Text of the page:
I use tender herbs most often, and try to keep them well-stocked. You don’t need a fresh herb garden, just be sure to store them correctly so they keep in your fridge for up to 2 weeks.

Close up of chives.


These tubular, grass-like herbs have long, thin stems, and are bright green. You’ll find them in grocery stores already trimmed without a bulb or flower attached. However, if grown at home, they’ll eventually produce vibrant purple flowers. 

Best substitute: Green onion/scallion, shallot.

How to use fresh chives: They add a delicate, onion flavor without overpowering the dish, and a slightly crunchy texture. Add chives toward the end of cooking to savory soups, salads, and dips. As a member of the allium family, chives provide a subtle garlicky taste, making them the perfect pairing for Garlic Mashed Potatoes, Soft Scrambled Eggs, Deviled Eggs, Roasted Beets, and Mediterranean salads with spring produce.

Close up of a dill sprig.


Dill is a soft, feathery herb that grows on long, tender stems. Recipe writers sometimes refer to it as "dill weed," which usually refers to just the tender feathery tops, not the thicker stems.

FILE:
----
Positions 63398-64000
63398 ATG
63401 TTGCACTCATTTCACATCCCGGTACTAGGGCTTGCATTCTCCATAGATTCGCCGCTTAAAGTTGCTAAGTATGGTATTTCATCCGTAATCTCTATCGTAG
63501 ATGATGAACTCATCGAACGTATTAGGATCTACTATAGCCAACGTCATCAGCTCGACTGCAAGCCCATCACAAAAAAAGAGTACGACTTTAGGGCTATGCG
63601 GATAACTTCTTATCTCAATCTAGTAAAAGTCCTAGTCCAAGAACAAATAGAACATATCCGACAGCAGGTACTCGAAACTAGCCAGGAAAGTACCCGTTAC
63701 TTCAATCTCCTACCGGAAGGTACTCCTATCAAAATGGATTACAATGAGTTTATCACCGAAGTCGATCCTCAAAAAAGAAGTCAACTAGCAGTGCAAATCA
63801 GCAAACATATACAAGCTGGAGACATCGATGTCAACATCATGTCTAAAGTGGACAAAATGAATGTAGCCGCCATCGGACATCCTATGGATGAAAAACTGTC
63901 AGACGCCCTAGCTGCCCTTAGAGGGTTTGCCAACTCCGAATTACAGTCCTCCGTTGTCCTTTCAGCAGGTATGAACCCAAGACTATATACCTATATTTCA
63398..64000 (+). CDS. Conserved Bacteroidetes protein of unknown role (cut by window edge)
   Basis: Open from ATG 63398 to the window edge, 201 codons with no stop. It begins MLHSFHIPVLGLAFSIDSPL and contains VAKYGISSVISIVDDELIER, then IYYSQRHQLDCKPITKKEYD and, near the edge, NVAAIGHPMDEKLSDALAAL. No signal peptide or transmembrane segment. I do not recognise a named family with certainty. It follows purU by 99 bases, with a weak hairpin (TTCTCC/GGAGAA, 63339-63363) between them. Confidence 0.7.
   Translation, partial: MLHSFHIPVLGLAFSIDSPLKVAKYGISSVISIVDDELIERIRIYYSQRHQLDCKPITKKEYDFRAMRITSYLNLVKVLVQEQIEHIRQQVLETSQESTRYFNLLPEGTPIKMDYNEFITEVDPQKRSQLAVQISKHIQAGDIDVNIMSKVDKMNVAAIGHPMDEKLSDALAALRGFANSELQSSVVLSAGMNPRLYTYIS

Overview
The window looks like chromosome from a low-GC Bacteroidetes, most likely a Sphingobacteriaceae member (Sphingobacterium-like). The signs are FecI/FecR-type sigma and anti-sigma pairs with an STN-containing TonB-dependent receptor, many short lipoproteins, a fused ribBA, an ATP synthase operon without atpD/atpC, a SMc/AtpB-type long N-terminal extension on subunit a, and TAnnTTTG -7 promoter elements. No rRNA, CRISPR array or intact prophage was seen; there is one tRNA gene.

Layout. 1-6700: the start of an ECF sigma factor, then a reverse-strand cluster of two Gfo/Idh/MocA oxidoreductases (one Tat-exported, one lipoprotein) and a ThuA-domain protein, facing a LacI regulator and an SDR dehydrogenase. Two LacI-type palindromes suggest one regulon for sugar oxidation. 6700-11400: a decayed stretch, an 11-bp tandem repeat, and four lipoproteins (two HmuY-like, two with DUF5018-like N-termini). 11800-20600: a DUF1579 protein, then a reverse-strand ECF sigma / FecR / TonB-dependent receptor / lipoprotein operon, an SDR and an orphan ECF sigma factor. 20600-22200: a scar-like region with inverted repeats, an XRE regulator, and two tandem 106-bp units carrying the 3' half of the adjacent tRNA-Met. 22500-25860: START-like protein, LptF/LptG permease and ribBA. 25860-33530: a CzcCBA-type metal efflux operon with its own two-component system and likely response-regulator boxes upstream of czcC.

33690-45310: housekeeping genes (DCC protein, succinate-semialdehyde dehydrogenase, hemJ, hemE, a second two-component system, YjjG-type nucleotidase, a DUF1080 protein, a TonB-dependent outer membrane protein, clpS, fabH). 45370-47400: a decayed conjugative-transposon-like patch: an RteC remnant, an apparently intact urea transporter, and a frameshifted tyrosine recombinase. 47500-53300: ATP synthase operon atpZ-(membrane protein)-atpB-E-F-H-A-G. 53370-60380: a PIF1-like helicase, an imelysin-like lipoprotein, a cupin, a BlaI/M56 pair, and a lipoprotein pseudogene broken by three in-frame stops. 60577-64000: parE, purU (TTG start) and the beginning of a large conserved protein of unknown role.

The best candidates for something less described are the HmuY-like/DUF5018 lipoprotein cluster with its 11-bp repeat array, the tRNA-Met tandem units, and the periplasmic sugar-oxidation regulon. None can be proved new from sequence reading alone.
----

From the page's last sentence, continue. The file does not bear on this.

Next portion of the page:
Best substitute: Parsley, cilantro.

How to use fresh dill: Another Mediterranean native, dill regularly shows up in Mediterranean Diet Recipes. Its bright and refreshing flavor makes it a particularly popular addition to Creamy Cucumber Salad and Tzatziki Sauce. Dill’s almost lemony taste complements baked halibut, grilled chicken, and roasted meats. You’ll find that fresh dill is a key ingredient in homemade pickles, likely due to its sharp, tangy bite. 

Close up of a basil sprig.

Genovese Basil

The basil you’ll find at most grocery stores is either Genovese basil or sweet basil, which is slightly milder and sweeter (not to be confused with some of its cousins, like opal basil or Thai basil). Both varieties are bright green and aromatic, with smooth and glossy leaves. 

Best substitute: Tarragon or parsley work OK in a pinch (although there really isn't a great substitute.

How to use fresh basil: With its fresh, lively, and lightly sweet flavor, green basil is often found in classic summer recipes, like Caprese Salad, Bruschetta, Basil Pesto, and more. These are all great examples of where the dried version just won’t cut it!